“I don’t exist!”, shouts George Hammond, a destitute man in New York City played by Richard Gere in a powerful performance. George doesn’t have ID or a birth certificate and has no recollection of his Social Security number, but the validation of our existence doesn’t come from documents. We exist through our connections. From being seen, heard, and acknowledged.

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Montclair Film Festival: A Look Back At Day 2 #MFF15

BY  |  Sunday, May 03, 2015 4:10pm  |  COMMENTS (0)

It’s now the third day of the Montclair Film Festival, which runs through May 10th. Here are some of the offerings that were on view yesterday, the second day of the festival.

A Conversation with Richard Gere and Stephen Colbert

Veteran actor and philanthropist Richard Gere sat down with Stephen Colbert at the Wellmont Theater to discuss his career and his latest film, Time Out of Mind, which also screened at the festival later that afternoon. Not many of Gere’s other films were mentioned, but Colbert went into detail on the uniqueness of Time Out of Mind, a portrait of a homeless New Yorker played by Gere, whose director, Oren Moverman, was in the audience. (Moverman also co-wrote Love and Mercy, another film at the festival.) Gere discussed how his Buddhist beliefs have impacted on his view of objective reality (which sparked a half-joking debate on pragmatic philosophy between Colbert and Gere) and Colbert didn’t hesitate to tease Gere on the compliments he received from the audience and festival Executive Director Tom Hall, which all had something to do with compliments from mothers. Continue Reading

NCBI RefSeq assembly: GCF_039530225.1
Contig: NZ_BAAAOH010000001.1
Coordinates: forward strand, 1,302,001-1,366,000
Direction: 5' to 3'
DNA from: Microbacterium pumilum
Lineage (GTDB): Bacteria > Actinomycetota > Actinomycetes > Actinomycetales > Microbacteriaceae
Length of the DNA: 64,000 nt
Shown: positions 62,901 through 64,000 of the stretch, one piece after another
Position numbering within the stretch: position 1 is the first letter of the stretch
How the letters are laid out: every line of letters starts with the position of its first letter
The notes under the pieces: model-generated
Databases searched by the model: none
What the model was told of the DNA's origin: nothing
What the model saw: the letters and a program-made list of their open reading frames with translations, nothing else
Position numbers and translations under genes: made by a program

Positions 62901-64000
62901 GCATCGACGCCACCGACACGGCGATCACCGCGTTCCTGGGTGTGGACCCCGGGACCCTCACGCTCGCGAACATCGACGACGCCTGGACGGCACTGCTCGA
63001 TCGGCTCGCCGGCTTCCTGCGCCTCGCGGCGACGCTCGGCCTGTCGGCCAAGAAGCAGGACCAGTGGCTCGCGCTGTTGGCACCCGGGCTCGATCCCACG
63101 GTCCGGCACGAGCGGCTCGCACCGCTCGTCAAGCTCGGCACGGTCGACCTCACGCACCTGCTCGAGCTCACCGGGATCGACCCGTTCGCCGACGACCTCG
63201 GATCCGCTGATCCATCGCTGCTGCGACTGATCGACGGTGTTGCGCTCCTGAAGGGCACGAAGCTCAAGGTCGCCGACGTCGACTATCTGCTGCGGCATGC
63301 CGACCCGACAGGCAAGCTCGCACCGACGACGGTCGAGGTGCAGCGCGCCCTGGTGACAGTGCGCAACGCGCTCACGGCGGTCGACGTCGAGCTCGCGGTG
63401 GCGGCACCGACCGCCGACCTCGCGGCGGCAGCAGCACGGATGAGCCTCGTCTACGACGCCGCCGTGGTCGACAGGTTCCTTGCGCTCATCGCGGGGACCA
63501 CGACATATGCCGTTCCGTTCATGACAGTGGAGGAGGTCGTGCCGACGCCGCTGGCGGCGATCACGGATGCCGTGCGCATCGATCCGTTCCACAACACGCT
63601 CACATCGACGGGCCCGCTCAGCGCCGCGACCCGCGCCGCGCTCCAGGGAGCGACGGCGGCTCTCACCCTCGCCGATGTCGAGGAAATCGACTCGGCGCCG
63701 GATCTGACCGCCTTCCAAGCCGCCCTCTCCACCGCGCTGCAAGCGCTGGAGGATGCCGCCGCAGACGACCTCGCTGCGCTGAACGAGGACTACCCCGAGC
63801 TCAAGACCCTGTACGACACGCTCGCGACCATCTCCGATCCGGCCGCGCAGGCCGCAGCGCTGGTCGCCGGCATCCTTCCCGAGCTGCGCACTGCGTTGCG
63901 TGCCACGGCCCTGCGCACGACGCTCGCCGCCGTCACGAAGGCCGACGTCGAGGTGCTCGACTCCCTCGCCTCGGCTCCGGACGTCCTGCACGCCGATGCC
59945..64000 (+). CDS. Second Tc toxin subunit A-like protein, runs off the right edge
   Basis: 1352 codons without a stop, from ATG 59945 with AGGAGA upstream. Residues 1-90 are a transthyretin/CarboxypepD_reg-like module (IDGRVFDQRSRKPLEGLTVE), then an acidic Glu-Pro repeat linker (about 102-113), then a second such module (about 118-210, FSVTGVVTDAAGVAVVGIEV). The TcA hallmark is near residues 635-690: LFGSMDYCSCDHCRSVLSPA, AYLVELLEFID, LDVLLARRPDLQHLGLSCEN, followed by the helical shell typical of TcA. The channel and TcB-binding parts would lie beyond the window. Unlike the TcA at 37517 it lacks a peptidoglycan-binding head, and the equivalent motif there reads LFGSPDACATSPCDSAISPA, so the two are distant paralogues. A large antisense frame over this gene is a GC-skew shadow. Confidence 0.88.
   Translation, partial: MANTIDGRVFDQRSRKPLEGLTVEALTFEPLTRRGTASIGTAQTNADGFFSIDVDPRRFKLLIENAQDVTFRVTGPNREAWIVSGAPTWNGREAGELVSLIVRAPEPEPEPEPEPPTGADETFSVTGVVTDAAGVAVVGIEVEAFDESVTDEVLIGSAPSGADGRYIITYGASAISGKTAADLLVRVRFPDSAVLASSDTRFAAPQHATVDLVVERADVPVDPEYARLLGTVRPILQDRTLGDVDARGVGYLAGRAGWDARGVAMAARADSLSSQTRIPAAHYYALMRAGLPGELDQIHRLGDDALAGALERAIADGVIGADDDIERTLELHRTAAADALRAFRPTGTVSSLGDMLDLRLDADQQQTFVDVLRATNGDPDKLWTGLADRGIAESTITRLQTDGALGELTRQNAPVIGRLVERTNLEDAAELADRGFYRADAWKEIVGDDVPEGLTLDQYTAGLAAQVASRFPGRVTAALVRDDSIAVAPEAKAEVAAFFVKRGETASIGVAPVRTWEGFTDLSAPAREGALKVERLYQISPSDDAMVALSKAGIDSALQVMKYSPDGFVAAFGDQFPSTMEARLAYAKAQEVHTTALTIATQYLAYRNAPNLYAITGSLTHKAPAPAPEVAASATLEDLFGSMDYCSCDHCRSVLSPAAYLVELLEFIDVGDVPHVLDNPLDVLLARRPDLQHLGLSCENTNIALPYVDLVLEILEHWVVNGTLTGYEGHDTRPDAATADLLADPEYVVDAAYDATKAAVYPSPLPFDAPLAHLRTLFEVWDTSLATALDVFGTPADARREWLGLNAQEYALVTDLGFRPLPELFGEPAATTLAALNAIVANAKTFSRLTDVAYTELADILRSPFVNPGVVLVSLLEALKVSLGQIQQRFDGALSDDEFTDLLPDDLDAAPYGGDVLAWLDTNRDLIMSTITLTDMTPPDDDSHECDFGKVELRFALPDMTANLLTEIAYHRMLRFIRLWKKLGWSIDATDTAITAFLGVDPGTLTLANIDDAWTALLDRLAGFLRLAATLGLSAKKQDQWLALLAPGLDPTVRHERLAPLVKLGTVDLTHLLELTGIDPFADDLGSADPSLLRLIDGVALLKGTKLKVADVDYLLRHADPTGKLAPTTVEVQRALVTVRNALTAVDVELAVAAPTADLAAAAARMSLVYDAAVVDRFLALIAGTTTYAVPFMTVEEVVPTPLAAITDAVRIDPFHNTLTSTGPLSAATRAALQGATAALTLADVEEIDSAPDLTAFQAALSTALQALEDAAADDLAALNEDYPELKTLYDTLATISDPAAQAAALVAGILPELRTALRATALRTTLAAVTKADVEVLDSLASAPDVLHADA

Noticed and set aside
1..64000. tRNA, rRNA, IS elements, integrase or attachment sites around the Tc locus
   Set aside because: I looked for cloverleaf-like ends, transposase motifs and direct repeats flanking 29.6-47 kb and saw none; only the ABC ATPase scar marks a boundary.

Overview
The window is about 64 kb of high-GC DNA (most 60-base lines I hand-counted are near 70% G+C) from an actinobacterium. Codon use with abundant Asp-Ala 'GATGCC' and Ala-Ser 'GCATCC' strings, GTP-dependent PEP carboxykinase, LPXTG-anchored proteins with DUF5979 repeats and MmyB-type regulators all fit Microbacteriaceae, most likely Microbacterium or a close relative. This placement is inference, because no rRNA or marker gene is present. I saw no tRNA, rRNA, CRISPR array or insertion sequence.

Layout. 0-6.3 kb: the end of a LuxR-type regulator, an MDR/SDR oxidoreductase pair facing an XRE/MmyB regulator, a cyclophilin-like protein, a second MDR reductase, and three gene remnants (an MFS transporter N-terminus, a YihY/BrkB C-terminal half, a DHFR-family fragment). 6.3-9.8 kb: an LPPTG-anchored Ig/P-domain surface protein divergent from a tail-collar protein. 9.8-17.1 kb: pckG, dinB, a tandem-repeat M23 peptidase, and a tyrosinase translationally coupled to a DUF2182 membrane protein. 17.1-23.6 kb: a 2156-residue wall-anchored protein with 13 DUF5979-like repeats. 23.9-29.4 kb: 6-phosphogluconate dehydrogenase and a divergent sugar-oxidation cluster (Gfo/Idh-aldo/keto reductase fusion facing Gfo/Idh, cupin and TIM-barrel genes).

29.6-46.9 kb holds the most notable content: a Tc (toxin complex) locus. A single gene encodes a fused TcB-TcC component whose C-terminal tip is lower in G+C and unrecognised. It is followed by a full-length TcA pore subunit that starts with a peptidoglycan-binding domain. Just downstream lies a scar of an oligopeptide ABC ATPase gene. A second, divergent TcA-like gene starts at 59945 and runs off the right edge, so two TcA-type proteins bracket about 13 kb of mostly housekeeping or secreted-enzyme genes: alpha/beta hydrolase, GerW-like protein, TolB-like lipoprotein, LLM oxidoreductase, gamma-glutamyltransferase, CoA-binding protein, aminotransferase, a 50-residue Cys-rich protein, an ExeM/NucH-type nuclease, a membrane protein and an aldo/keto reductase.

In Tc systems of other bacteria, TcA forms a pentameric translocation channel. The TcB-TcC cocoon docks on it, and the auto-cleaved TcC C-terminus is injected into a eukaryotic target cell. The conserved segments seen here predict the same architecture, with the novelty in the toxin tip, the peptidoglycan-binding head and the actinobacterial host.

Bittersweet Comedy “Hello, My Name Is Doris” Melts Hearts At Montclair Film Festival #MFF15

BY  |  Sunday, May 03, 2015 10:44am  |  COMMENTS (1)

doris

Montclair laughed and lurched with Sally Field, who takes moviegoers on an emotional ride as the title character in “Hello, My Name is Doris.”

“Doris” was challenging for writer/director Michael Showalter, who co-wrote and starred in “Wet Hot American Summer,” because of the balancing act of moving between comedy and drama.

“A lot of the best comedy comes from pain or painful, embarrassing situations. We all see the humor, but this movie was the first time I allowed [the audience] to see the other side of it,” Showalter told Baristanet on the red carpet at the Wellmont Theater before the screening of the opening night film for the fourth annual Montclair Film Festival.